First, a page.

As organic isocyanates, it is possible to use all usual aliphatic, cycloaliphatic and preferably aro matic diisocyanates and/or polyisocyanates. As preferred isocyanates, it is possible to use tolu- ylene diisocyanate (TDI) and/or diphenylmethane diisocyanate (MDI), preferably MDI, and par ticularly preferably mixtures of MDI and polymeric diphenylmethane diisocyanate (PMDI). These particularly preferred isocyanates can have been modified fully or partially with uretdione, carba mate, isocyanurate, carbodiimide or allophanate groups. Furthermore, prepolymers and mix tures of the above-described isocyanates and prepolymers can be used as isocyanate compo nent. These prepolymers are prepared from the above-described isocyanates and the polyeth ers, polyesters or both described below and have an NCO content of usually from 14 to 32 % by weight, preferably from 22 to 30 % by weight.

As relatively high molecular weight compounds having groups which are reactive toward isocya nates, it is possible to use all compounds which have at least two groups which are reactive to ward isocyanates, e.g. OH-, SH-, N H- and CFI-acid groups. It is usual to use polyetherols and/or polyesterols having from 2 to 8, preferably from 2 to 6, hydrogen atoms which are reactive to ward isocyanate. The OFI number of these compounds is usually in the range from 30 to 850 mg KOFI/g, preferably in the range from 100 to 500 mg KOFI/g.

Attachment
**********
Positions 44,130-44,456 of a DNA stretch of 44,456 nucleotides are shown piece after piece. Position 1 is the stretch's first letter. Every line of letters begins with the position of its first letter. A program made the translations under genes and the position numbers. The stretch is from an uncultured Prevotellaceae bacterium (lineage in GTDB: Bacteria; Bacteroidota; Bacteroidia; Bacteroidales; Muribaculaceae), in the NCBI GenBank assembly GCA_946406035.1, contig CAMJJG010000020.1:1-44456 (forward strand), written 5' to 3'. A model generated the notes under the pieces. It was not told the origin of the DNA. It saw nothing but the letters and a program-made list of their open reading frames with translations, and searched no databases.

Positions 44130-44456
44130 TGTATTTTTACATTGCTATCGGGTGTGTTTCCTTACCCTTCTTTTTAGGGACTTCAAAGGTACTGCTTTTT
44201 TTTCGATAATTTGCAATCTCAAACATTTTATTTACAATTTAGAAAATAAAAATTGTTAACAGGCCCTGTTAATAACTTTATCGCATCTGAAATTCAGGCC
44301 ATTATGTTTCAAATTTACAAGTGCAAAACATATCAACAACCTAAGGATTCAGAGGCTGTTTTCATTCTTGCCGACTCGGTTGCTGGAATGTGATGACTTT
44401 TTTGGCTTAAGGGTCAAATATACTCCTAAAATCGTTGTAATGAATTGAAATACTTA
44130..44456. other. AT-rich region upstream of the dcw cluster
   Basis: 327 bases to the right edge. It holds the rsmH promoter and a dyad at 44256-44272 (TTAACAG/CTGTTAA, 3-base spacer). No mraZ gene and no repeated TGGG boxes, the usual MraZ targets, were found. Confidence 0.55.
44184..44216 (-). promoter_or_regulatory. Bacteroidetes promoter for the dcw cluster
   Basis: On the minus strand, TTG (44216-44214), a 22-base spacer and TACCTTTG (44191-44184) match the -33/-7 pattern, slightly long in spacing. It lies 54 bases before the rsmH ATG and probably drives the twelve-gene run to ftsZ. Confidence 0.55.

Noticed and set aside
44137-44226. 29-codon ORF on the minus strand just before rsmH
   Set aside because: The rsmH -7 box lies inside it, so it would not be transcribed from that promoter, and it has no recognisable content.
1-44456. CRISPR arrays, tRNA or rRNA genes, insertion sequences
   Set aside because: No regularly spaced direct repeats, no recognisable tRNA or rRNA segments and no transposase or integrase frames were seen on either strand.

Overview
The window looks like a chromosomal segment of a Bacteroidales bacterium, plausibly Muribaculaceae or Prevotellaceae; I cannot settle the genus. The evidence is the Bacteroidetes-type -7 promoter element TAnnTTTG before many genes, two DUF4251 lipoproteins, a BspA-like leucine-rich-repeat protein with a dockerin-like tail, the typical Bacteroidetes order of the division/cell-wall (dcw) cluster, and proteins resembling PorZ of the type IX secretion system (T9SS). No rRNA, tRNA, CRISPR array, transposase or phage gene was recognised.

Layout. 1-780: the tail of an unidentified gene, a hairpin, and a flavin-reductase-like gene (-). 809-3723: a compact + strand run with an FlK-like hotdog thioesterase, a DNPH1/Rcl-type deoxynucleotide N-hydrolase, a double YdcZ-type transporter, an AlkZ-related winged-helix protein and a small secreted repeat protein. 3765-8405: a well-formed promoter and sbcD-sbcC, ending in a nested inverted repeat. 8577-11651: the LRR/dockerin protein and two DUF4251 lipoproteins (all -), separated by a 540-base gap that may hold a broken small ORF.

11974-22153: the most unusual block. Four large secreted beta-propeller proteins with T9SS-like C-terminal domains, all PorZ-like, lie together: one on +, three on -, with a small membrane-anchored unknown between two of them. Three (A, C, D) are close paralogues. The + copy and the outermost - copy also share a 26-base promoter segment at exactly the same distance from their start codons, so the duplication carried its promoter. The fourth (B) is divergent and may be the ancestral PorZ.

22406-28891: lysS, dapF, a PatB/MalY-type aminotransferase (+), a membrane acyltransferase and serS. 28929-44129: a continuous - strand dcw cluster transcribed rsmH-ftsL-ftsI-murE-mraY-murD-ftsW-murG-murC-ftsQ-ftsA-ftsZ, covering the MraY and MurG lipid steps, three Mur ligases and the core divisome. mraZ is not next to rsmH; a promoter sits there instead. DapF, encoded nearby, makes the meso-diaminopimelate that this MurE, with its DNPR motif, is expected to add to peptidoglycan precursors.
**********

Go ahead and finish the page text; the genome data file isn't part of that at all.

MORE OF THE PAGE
The polyetherols are obtained by known methods, for example by anionic polymerization of al- kylene oxides with addition of at least one starter molecule comprising from 2 to 8, preferably from 2 to 6, reactive hydrogen atoms in bound form in the presence of catalysts. As catalysts, it is possible to use alkali metal hydroxides such as sodium hydroxide or potassium hydroxide or alkali metal alkoxides such as sodium methoxide, sodium or potassium ethoxide or potassium isopropoxide, or in the case of cationic polymerization Lewis acids such as antimony pentachlo- ride, boron trifluoride etherate or bleaching earth as catalysts. Furthermore, double metal cya nide compounds, known as DMC catalysts, can also be used as catalysts. Furthermore, poly etherols can be prepared using amines as catalyst as for example disclosed in WO2011/134866 or WO 2011/134856 A1. Preference is given to using one or more alkylene oxides having from 2 to 4 carbon atoms in the alkylene radical, e.g. ethylene oxide, 1 ,2-propylene oxide, 1 ,3-propyl- ene oxide, 1 ,2- or 2,3-butylene oxide, or tetrahydrofuran, in each case either alone or in the form of mixtures, particularly preferably ethylene oxide and/or 1 ,2-propylene oxide, as alkylene oxides. Possible starter molecules are, for example, ethylene glycol, diethylene glycol, glycerol, trimethylolpropane, pentaerythritol, sugar derivatives such as sucrose, hexitol derivatives such as sorbitol, also methylamine, ethylamine, isopropylamine, butylamine, benzylamine, aniline, to- luidine, toluenediamine, in particular vicinal toluenediamine, naphthylamine, ethylenediamine, di-ethylenetriamine, 4,4'-methylenedianiline, 1 ,3,-propanediamine, 1 ,6-hexanediamine, ethano- lamine, diethanolamine, triethanolamine and other dihydric or polyhydric alcohols or monofunc tional or polyfunctional amines. Preference is given to ethylene glycol, diethylene glycol, glyc erol, trimethylolpropane, pentaerythritol, sugar derivatives such as sucrose and hexitol deriva tives such as sorbitol and TDA, preferably vic-TDA.